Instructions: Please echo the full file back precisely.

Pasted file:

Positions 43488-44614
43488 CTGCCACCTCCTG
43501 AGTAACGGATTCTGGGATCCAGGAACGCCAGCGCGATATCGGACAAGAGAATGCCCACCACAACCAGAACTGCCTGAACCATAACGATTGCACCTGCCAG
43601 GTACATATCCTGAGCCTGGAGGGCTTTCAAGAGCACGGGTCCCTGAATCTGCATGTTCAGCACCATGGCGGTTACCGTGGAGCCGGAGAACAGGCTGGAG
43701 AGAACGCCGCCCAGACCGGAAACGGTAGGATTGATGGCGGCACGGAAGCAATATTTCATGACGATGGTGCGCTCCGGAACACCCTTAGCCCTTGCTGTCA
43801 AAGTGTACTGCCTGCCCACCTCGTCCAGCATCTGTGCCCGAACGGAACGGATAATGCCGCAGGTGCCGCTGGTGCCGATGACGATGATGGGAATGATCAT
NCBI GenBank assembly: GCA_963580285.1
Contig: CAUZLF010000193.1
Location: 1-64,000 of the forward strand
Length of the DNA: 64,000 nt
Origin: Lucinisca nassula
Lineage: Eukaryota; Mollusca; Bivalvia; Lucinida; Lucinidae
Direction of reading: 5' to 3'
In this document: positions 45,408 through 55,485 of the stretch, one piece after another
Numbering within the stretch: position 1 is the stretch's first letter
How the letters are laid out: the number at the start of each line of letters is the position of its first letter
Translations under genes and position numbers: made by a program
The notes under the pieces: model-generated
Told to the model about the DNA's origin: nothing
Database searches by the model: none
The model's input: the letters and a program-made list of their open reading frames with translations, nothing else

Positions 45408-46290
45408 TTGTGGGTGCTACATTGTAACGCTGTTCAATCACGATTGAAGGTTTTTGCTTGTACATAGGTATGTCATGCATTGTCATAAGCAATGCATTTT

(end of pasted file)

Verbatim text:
Positions 43488-44614
43488 CTGCCACCTCCTG
43501 AGTAACGGATTCTGGGATCCAGGAACGCCAGCGCGATATCGGACAAGAGAATGCCCACCACAACCAGAACTGCCTGAACCATAACGATTGCACCTGCCAG
43601 GTACATATCCTGAGCCTGGAGGGCTTTCAAGAGCACGGGTCCCTGAATCTGCATGTTCAGCACCATGGCGGTTACCGTGGAGCCGGAGAACAGGCTGGAG
43701 AGAACGCCGCCCAGACCGGAAACGGTAGGATTGATGGCGGCACGGAAGCAATATTTCATGACGATGGTGCGCTCCGGAACACCCTTAGCCCTTGCTGTCA
43801 AAGTGTACTGCCTGCCCACCTCGTCCAGCATCTGTGCCCGAACGGAACGGATAATGCCGCAGGTGCCGCTGGTGCCGATGACGATGATGGGAATGATCAT
NCBI GenBank assembly: GCA_963580285.1
Contig: CAUZLF010000193.1
Location: 1-64,000 of the forward strand
Length of the DNA: 64,000 nt
Origin: Lucinisca nassula
Lineage: Eukaryota; Mollusca; Bivalvia; Lucinida; Lucinidae
Direction of reading: 5' to 3'
In this document: positions 45,408 through 55,485 of the stretch, one piece after another
Numbering within the stretch: position 1 is the stretch's first letter
How the letters are laid out: the number at the start of each line of letters is the position of its first letter
Translations under genes and position numbers: made by a program
The notes under the pieces: model-generated
Told to the model about the DNA's origin: nothing
Database searches by the model: none
The model's input: the letters and a program-made list of their open reading frames with translations, nothing else

Positions 45408-46290
45408 TTGTGGGTGCTACATTGTAACGCTGTTCAATCACGATTGAAGGTTTTTGCTTGTACATAGGTATGTCATGCATTGTCATAAGCAATGCATTTT